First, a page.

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15 Responses to When I Was 13

  1. Lynnie says:

    This is a beautiful post! My daughter is about to turn 13 and I dread the emotions and self doubt that is beginning to overtake that innocence. Maybe I will let her read this. Thanks for sharing!

    • I went to your great blog and your girls are lovely. But, oh how I know what you mean. my oldest is 4 now, but I already feel anxious… Without sounding cliche I really do hope I can impart on my 2 girls and 1 boy that the pain of adolescence does get better. or replaced. We grow and survive as best we can. We move on and past it.
      thanks for coming by!

  2. Mitch says:

    There’s a great CBS show this eve, 48 Hours, re bullying.
    I posted about it.

    • I know– I missed the show unfortunately. I have a little bit of a hard time with shows on bullying sometimes. it’s so very disturbing. It is a good thing that it’s so much in the public conscience now.

  3. This post is beyond amazing. You are such a gifted writer and I am so proud that you are using your voice to spread awareness. So much of your words resonates with me; so much of your story. As a former teacher/ current counselor, it amazes me how many adolescents out there are lonely… in a crowd. What a great piece. So brave and so honest.

    Good luck on the contest.

  4. This made me cry..for a little girl that I never knew.. I wish I could tell her how sorry I am that she felt that pain. I would also tell her about a fabulous woman I know who is, in addition to being all that she wished to be, incredibly kind, wonderfully funny, and an extremely inspiring writer. I would also tell her how breathtakingly beautiful she would look on her wedding day…. These are the things I would tell that sweet 13 year old little girl. Thanks for reminding us all how to carry compassion and empathy in our hearts and minds.

  5. Christine says:

    this is beautiful.
    it has me wondering about how pain has shaped me. in some ways it has softened me but in others it has made me harder.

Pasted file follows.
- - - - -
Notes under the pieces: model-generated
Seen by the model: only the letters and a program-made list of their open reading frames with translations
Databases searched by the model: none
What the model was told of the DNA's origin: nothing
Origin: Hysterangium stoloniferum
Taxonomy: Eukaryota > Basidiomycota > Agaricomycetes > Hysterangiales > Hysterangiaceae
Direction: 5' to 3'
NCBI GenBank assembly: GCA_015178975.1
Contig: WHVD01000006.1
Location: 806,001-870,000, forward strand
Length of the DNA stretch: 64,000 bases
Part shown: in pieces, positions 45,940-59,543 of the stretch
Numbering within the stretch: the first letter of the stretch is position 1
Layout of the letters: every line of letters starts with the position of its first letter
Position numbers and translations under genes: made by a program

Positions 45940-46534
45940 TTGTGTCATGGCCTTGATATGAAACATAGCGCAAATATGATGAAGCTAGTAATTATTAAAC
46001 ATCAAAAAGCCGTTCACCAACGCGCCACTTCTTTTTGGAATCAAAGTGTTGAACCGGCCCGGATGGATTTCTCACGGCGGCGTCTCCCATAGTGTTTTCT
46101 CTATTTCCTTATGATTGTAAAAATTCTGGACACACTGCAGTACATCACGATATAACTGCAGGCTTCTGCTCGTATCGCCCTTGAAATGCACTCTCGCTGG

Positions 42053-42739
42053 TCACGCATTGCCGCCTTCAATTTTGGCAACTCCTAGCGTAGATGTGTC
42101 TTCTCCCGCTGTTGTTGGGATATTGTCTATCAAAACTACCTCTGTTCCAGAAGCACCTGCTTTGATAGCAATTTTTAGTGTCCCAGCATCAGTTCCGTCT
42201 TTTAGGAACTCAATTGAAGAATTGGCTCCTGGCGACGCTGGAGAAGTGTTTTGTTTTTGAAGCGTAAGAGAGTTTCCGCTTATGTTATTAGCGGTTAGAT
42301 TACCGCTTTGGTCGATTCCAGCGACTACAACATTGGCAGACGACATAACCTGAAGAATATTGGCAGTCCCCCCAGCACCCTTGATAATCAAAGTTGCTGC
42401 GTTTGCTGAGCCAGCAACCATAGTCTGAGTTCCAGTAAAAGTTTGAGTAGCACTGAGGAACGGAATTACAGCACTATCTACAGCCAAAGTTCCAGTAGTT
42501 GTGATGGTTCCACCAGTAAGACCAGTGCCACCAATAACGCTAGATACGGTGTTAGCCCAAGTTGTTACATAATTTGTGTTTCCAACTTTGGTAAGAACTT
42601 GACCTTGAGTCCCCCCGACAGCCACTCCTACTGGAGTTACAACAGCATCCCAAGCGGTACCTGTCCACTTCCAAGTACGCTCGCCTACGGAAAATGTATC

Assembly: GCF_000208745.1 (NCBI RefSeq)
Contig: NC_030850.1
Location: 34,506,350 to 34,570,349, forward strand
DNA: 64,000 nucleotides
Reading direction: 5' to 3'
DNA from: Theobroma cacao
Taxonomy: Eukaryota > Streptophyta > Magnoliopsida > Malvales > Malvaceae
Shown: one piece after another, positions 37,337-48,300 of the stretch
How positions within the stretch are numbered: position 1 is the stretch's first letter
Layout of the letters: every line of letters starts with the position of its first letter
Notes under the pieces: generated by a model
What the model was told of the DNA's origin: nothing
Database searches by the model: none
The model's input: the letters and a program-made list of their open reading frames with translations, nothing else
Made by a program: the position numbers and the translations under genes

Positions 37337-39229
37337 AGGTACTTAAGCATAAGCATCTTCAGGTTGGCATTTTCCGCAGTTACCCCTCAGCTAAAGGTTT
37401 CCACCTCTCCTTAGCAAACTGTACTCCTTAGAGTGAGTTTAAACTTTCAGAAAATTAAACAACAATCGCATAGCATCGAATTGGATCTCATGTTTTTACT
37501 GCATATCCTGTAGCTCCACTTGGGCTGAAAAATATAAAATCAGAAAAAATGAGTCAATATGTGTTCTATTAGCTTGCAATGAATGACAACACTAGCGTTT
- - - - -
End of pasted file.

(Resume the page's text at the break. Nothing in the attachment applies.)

very interesting…and worth thinking about.

  6. Bridget says:

    I’m so sorry you had such difficult teen years. I see the kids at my older twins’ school who clearly don’t fit in all the time. I feel sad for them and I hope that at least my children treat them with dignity.

    Thanks for sharing this.

  7. Galit Breen says:

    This post breaks my heart. You wrote so passionately, so transparently.

  8. noynek says:

    Now I am sitting here in New Zealand and I am crying. I just started outreach work with migrants. Yesterday I gave a lady a lift home, she invited me in for coffee which I accepted, even though I had somewhere to be. She carefully used her instant coffee to make two small cups. She lives in a room with a shared bathroom she pays $300 a week for with a small futon for 3 of them to sleep on. She has very little even after 3 years in this country. I asked for her husband’s cell phone number so I could arrange a lift for her next week. She catches the bus an hour each way to get to the meeting. She texted me afterwards. “Thank you for your help . I am really happy to have a true real friend today.” That just stopped me in my tracks. It was just so succinct and touching. I am known as being kind, I am a big softie who just feels that hey have had a fortunate life and needs to make the effort to give back. That something as small as driving someone somewhere I was going anyway and taking 30 minutes to listen. I am teaching my children to reach out and be kind to everyone. Being kind costs nothing and can make the biggest difference in the world to some. Isolated but surrounded by people. Not bullied, just not part of things. Thank you for your absolutely beautiful piece of writing. If shoud be required reading for all kids at school.